Some say it's inherently flawed to have food and beverage companies trying to educate people about nutrition. In fact, Bellatti is pushing to have the professional group for dietitians cut its ties with the industry.

"If you're Coca-Cola, you have a vested interest in defending your product line," he said.


Coca-Cola to defend safety of aspartame in new ad

NEW YORK, N.Y. — Coca-Cola plans to run its first ad defending the safety of artificial sweeteners on Wednesday, a move that comes as the company looks to stem declining sales of diet soda.

The print ad is set to run in USA Today in the Atlanta area, followed by the Atlanta Journal Constitution on Thursday and the Chicago Tribune next week. It says that diet drinks can help people manage their weight and stresses the scientific evidence showing the safety of aspartame, which is more commonly known under the NutraSweet brand name.

The ad represents the next phase of a campaign Coca-Cola Co. launched in January to push back at critics who blame its sugary drinks for fuelling obesity rates. The first wave of ads outlined the company’s commitment to fighting obesity and pointed to the many diet options it offers. Now Coca-Cola is trying to reassure people that those lower-calorie drinks aren’t harmful.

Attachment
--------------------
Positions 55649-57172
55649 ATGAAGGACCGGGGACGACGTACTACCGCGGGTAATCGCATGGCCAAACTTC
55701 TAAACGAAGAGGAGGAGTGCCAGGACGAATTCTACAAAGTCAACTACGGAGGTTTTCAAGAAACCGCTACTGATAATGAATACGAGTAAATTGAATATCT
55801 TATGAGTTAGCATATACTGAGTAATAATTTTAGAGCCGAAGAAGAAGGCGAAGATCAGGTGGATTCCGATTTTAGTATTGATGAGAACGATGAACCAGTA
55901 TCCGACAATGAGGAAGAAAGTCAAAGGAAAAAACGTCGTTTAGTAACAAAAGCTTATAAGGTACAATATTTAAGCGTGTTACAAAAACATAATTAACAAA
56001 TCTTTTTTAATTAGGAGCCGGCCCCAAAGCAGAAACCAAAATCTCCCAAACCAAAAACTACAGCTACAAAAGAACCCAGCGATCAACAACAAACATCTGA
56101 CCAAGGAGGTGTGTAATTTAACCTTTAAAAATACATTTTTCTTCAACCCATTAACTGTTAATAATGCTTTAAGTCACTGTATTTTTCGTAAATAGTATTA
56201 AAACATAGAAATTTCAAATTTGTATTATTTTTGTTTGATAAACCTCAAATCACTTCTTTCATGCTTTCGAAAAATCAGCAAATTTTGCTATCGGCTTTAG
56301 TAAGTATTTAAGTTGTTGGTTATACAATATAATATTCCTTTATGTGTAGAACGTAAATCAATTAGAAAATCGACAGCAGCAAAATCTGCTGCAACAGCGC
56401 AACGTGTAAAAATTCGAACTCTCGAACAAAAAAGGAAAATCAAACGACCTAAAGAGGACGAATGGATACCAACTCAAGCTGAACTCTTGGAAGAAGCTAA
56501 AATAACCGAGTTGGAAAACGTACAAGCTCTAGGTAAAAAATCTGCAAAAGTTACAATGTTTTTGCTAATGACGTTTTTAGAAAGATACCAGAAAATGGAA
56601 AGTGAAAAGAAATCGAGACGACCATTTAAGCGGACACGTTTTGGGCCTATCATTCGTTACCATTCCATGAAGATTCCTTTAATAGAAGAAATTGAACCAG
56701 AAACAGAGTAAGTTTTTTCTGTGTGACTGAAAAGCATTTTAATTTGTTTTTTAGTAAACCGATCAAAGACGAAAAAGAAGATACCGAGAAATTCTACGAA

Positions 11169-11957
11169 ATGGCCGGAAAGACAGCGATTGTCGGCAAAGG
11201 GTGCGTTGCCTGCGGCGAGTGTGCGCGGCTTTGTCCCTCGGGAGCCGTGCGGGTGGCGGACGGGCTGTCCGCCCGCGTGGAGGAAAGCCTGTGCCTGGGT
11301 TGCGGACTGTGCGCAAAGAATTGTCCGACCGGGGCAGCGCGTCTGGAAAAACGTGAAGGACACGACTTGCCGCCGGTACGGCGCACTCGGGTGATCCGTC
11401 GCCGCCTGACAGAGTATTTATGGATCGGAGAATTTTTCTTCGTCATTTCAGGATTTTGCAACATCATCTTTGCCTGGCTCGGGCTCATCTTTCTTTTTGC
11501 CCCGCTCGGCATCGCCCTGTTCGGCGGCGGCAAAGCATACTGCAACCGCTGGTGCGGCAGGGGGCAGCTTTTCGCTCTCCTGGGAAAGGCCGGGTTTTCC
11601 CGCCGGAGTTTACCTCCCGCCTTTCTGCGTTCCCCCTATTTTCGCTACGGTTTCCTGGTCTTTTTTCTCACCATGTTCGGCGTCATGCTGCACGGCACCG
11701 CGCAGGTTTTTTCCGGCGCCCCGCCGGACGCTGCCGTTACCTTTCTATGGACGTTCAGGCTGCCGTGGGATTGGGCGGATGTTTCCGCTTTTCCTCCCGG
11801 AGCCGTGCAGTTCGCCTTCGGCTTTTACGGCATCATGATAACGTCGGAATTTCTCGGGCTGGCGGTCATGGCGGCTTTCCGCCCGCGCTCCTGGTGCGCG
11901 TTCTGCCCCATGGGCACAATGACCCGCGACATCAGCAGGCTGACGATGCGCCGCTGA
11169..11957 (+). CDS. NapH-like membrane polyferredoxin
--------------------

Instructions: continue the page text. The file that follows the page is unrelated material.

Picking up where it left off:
𠇌oke is trying to get out front and proactively defend these diet sweeteners,” said John Sicher, editor of Beverage Digest, which tracks the industry.

The fading popularity of soft drinks in the U.S. has been a long-running trend, given worries that the sugary fizz makes people fat. But more recently, people have been pulling back on diet soda as well, signalling that concerns about soda go beyond just weight gain.

In fact, sales of diet sodas are falling at a faster rate than regular sodas in the U.S., according to Beverage Digest. Last year, for example, sales volume for Coke fell 1 per cent, while Diet Coke fell 3 per cent. Pepsi fell 3.4 per cent, while Diet Pepsi fell 6.2 per cent.